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Breaking Silence—An Important Topic for Memoirists

This last weekend I spoke at the Story Circle Network Women’s Writing Conference—a group of bright, energetic, and eager writers of all genres. What moved me most was the look in some of the women’s eyes as they told me how much they needed to hear more permission to write and tell their truths from me and other teachers at the conference. Most of us struggle with how to feel internal permission to write what most needs to be written—the deep truths that have shaped and governed our lives. It helps to get encouragement, to hear how important this is, over and over again.

We know that there are things that get in the way—shame; the fear of judgment from family and friends, and our own reluctance/fear to put into words painful things. These reasons not to write or explore our truths fight with the need to be authentic and real, and to be who we really are.

How can we break through these barriers? It’s not easy—just “deciding” may not be enough. Our intellect, our thinking mind, understands that we can and should write our truths, that it might be beneficial. Freeing. It says yes, and it knows that may other people have done this. That it’s possible. But…the real problem is our emotional self. It’s cautious and protective of us. Sometimes we call the voice that silences us “the inner critic.” But perhaps it’s not only critical—it’s protecting you from being hurt.

How do you connect these different parts of ourselves? How do we work toward breaking open and telling the truth?

One technique for protection is to make lists—lists help to contain the emotions that can feel like they are too much when we’re exploring truth and secrets.

Another technique is to keep your writing private. Share carefully when you decide to share, and remember that family and friends may have a different perspective from you. If you get negative feedback, it can stop you from writing honestly. Protect your creative self!

 

Tips:

  • List the 5 things that you are most afraid to write about.
  • Take each one on your list and freewrite for 3 minutes why you are afraid what you think might happen.
  • List the secrets that you aren’t ready to write about.
  • List what you imagine people will say if you write your truths.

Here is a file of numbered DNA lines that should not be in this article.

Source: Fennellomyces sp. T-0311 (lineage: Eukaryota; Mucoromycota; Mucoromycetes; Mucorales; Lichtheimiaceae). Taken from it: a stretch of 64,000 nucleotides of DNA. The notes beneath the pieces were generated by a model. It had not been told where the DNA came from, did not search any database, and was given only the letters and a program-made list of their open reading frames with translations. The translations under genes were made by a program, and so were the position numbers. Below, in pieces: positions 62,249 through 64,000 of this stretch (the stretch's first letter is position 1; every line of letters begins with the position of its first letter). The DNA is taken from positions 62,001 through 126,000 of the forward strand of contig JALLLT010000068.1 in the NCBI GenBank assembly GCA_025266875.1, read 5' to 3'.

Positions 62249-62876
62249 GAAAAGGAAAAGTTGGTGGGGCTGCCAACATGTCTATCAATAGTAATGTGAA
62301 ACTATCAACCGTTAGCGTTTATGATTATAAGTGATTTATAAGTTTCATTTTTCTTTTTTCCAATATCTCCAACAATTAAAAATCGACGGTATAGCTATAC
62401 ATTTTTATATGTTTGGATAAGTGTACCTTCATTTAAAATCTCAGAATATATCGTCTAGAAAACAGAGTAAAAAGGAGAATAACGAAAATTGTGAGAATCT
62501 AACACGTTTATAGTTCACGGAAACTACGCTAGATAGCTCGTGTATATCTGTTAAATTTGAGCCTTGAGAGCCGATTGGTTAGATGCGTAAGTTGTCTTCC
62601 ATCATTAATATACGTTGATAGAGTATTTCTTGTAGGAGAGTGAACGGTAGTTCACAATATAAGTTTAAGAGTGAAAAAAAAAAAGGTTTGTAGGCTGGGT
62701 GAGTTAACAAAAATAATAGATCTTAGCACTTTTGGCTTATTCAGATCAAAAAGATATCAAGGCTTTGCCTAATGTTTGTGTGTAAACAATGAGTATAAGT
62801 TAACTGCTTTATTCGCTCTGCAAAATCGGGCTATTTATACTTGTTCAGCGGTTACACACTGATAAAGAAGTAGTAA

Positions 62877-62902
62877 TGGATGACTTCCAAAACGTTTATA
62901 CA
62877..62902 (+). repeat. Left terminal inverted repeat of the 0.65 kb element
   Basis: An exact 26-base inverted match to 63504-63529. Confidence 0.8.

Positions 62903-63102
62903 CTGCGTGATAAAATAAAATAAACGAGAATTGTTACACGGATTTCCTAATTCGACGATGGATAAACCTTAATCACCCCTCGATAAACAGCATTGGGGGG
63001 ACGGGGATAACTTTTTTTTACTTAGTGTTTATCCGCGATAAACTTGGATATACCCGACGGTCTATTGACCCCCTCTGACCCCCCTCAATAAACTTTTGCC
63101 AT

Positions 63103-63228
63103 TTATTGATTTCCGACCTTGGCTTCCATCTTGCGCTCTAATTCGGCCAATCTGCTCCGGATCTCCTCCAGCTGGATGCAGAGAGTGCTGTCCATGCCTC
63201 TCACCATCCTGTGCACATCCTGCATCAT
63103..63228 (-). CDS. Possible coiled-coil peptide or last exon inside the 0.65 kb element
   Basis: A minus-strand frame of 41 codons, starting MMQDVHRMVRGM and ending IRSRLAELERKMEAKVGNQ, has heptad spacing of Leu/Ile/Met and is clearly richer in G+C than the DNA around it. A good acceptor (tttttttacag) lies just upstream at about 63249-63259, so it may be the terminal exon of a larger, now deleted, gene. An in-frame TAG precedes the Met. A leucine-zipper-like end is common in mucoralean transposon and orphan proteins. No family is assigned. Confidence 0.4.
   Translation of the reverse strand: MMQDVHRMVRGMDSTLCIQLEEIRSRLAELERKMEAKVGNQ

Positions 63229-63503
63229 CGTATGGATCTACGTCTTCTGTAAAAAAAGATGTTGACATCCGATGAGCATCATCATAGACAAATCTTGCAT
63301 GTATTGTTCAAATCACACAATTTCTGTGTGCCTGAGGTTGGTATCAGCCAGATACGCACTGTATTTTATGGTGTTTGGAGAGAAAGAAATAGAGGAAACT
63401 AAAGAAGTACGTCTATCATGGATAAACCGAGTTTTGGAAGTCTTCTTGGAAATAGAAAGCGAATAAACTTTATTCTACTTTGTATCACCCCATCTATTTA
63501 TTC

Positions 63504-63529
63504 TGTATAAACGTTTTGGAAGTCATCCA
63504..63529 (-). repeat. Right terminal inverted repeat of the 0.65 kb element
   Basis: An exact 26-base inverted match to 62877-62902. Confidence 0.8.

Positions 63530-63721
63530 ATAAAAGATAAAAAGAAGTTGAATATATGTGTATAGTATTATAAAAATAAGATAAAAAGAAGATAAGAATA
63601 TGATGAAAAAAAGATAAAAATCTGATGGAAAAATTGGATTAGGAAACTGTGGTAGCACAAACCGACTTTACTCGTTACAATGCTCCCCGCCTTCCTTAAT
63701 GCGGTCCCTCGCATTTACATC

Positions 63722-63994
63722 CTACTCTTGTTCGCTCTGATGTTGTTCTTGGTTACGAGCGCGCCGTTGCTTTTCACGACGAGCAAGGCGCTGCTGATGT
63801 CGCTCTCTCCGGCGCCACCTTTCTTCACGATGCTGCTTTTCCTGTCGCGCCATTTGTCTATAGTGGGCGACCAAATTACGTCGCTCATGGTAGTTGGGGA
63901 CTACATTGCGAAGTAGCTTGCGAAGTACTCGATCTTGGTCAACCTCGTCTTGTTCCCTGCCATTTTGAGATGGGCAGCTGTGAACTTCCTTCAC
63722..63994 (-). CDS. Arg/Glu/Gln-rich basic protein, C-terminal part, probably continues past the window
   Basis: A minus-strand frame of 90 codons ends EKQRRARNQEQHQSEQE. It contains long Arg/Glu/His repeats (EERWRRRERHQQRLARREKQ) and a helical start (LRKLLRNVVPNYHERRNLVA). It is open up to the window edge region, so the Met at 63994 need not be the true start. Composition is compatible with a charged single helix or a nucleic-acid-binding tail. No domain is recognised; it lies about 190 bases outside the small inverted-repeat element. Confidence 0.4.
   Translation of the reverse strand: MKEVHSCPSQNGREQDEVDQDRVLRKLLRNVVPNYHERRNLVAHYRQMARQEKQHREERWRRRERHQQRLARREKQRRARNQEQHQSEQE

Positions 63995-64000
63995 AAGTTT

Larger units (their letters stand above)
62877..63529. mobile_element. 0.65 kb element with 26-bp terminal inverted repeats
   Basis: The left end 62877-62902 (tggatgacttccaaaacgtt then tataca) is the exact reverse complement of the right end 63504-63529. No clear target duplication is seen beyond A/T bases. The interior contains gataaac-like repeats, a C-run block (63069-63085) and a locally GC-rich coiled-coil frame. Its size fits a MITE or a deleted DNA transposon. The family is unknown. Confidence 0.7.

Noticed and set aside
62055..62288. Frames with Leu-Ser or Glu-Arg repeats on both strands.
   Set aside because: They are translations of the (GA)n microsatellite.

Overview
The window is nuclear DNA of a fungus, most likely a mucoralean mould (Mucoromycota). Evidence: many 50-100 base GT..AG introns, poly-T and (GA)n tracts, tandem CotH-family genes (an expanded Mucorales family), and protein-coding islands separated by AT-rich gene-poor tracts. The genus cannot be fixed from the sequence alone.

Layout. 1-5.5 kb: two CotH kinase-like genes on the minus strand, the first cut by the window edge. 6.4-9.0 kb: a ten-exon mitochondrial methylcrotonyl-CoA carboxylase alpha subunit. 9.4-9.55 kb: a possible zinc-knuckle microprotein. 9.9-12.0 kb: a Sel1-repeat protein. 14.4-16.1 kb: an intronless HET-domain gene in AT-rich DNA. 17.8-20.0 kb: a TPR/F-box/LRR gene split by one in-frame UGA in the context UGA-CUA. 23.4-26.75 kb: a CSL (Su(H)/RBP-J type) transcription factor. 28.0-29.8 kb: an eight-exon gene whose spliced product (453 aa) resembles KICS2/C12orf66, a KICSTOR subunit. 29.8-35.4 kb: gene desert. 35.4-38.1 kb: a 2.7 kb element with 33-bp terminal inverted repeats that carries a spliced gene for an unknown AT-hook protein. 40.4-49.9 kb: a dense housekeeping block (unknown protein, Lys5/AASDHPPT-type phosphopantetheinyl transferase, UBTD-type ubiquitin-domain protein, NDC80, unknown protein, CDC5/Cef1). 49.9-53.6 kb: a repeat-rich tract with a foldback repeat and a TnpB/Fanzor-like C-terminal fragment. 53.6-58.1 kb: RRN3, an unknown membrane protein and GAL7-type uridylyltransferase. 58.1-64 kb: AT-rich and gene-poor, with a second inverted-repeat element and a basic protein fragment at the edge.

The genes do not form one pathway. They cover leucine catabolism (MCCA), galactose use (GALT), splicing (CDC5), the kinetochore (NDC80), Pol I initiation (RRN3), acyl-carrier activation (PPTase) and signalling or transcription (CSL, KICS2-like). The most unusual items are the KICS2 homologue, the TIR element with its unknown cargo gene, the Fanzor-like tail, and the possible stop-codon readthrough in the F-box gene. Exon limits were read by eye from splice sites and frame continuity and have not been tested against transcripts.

• Keep writing! Find a writing buddy you can send your work to.
  • Take classes, and engage with other writers regularly–it’s like watering your garden. Your veggies grow better with more water.

 

 

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4 thoughts on “Breaking Silence—An Important Topic for Memoirists

  1. I haven’t experienced terrible things like physical and sexual abuse. My truths are more emotionally based…my personal feelings not being honored…and more ’shoulds’ than ‘can dos’… due to being the youngest by 8, 12 & 15 years and the only female. I never experienced lack, in fact, was spoiled beyond belief…until at age 16, when I answered the phone and the nurse at the other end of the line gave me the news that my beloved Dad…my knight in shining armor…had died suddenly of a stroke at the young age of 52, while undergoing some tests at the hospital… and everything changed. And truth be told, I’ve shared this story to anyone who would listen…over and over and over again. Is this real a story worth telling?

    1. It sounds to me like this story is very important to you. The first reason to write our story is to get it down on the page, where then we can witness it, we can honor it. You are the reason that you need to write your story. You need to claim it for yourself. Good luck.

  2. I’m glad you mentioned, “just deciding is not enough.” Sometimes, my mind says okay, “I’m doing this or I can do that.” The truth is taking action and sticking through the process are the hardest steps. My emotional self is going through so much trying to protect me. I’m doing it and I’m proud that I’m at 40k words of my memoir already but it’s an emotional rollercoaster that fiction doesn’t have.

    1. Thank you for your note. Yes, taking action is hard because then we face the parts of our emotional story that perhaps are still waiting to be resolved further. Writing does help that process, even if you end up not using all that material. Best of luck with your memoir! Keep writing!

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